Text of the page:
Bash String Comparison: Find Out IF a Variable Contains a Substring

Posted on in Categories , , , , , , , last updated June 16, 2017

How do I determine whether a variable called spath=”/srv/www/cyberciti.biz/https” contains a substring called “cyberciti.biz”?

You can always find out if a string/word contains another string/word in Linux or Unix shell scripting. For example find out if a word called tips exists in $var=”Here are some tips for you”. There are many ways to test if a string is a substring in bash.
How to find a string is a substring in bash

Method 1: Use case sytnax

You can use the portable BourneShell syntax as follows:

case "$var" in
    *pattern1* ) echo "do something #1";;
    *pattern2* ) echo "do something # 2";;
    * ) echo "Error...";;
esac

Here is a sample code:

#!/bin/bash
spath="/srv/www/cyberciti.biz/https" 
sync_root(){
	echo "Running rsync..."
        rsync -ar $spath/* root@backup.cyberciti.biz:$spath
}
 
case "$spath" in
    *cyberciti.biz*) sync_root ;;
    *) echo "Error: Domain does not exits in path.";;	
esac

Method 2: Bash specific syntax

The following is bash specific syntax and it will not work with BourneShell:

[[ $var = *pattern1* ]]

OR

if [[ $var = *pattern1* ]]
then
    echo "Do something"
fi

Here is a sample code:

#!/bin/bash
# Wrapper for faq pdf generator
# Manually generate pdf files and upload to static nixCraft download server
# --
# Get all defaults and functions 
[[ -f ~/backend/utils/functions.sh ]] && ~/backend/utils/functions.sh
_pdfwriter=${_PYTHON_PDF_WRITER:-~/backend/utils/pdfwriter.beta}
 
[[ $# -eq 0 ]] && { echo "Usage: $0 faq-url"; exit 1; }
 
[[ $1 != *cyberciti.biz/faq/* ]] && { printf "Error: Specify faq url (e.g., http://www.cyberciti.biz/faq/url-1-2-3/)\n"; exit 2; }
 
${_pdfwriter} faq "$1"

Method 3: Bash regex syntax

Bash v3 and above also supports additional regular expressions. The syntax is:

[[ $var =~ .*substring.* ]]

For example find out if a word ‘faq’ exists in $url:

#!/bin/bash
url="https://www.cyberciti.biz/faq/bash-for-loop/"
[[ $url =~ .*faq* ]] && echo "Found" || echo "Not found"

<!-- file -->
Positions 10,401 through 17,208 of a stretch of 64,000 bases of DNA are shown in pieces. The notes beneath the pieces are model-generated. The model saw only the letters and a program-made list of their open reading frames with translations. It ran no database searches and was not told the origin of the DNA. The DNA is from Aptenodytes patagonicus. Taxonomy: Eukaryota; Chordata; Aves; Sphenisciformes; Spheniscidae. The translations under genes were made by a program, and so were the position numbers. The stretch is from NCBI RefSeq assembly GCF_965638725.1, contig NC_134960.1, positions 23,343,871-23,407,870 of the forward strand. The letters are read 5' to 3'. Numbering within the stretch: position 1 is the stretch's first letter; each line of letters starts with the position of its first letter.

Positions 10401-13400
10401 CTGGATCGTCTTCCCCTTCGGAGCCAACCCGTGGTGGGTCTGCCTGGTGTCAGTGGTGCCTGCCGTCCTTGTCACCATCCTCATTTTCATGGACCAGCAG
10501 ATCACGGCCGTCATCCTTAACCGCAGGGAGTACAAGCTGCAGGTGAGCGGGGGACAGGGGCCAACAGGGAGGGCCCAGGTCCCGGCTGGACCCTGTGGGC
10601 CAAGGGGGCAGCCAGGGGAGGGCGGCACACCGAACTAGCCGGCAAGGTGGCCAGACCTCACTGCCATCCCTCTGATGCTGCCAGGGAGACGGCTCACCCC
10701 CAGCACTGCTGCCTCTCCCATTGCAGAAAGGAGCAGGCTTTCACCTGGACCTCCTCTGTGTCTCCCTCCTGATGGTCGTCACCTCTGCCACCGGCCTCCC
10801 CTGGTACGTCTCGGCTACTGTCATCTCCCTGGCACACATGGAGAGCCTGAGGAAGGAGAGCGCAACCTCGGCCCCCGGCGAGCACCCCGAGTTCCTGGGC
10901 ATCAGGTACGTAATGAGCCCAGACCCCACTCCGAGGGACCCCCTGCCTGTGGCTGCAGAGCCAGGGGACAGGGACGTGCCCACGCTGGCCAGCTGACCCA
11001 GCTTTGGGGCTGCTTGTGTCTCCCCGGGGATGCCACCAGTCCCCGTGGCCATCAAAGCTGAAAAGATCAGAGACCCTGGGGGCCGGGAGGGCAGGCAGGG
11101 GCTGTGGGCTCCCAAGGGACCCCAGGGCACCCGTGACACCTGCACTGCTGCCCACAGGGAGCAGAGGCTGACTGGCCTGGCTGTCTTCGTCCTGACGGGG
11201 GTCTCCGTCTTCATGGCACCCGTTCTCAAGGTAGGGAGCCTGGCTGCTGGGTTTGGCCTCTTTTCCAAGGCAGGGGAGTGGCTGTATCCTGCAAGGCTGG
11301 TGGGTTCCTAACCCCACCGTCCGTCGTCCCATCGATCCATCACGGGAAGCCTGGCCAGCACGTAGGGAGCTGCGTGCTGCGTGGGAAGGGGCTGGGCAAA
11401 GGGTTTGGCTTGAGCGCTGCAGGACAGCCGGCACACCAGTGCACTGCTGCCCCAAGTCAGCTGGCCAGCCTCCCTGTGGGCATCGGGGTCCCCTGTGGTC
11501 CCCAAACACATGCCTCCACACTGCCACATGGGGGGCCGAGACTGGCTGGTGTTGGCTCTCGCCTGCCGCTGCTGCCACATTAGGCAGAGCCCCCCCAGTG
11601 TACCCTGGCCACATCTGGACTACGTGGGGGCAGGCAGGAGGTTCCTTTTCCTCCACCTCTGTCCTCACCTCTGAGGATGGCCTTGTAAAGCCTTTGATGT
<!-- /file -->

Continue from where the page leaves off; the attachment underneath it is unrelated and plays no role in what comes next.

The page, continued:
## if syntax ##
if [[ $url =~ .*faq.* ]] 
then
   echo "I found a word faq in ${url}."
else
   echo "Sorry. Not found."
fi

Method 4: AWK regex syntax

The syntax is pretty simple:

# define a var at shell
var="This is a test"
 
# use awk 
awk '$0~/test/{print "A substring called test found"}' <<< $var

Method 5: grep syntax

The syntax is as follows:

var="Hello world"
grep -q 'foo' <<< $var && echo "A substring called foo found" || echo "Not a substring"
grep -q 'world' <<< $var && echo "A substring called world found" || echo "Not a substring"

You can use perl, python and more. See your local bash man page for more information:
man bash
man grep
man awk

Posted by: Vivek Gite

The author is the creator of nixCraft and a seasoned sysadmin and a trainer for the Linux operating system/Unix shell scripting. He has worked with global clients and in various industries, including IT, education, defense and space research, and the nonprofit sector. Follow him on Twitter, Facebook, Google+.

7 comment

  1. Wow plenty commenting on the bash regex. Well I just wanted to chime in there too. This is sufficient:

    [[ “$MYVAR” =~ cyberciti.biz ]] && echo “Yes it does.”

    It should be noted that the pattern should NOT be quoted, else it is treated as a literal (yoander’s examples are, alas, incorrect)

    I frequently do an arguments check at the start of my scripts to see if we should just print help and exit:

    if [ “$*” =~ –help ]]; then
    printhelp ; exit
    fi

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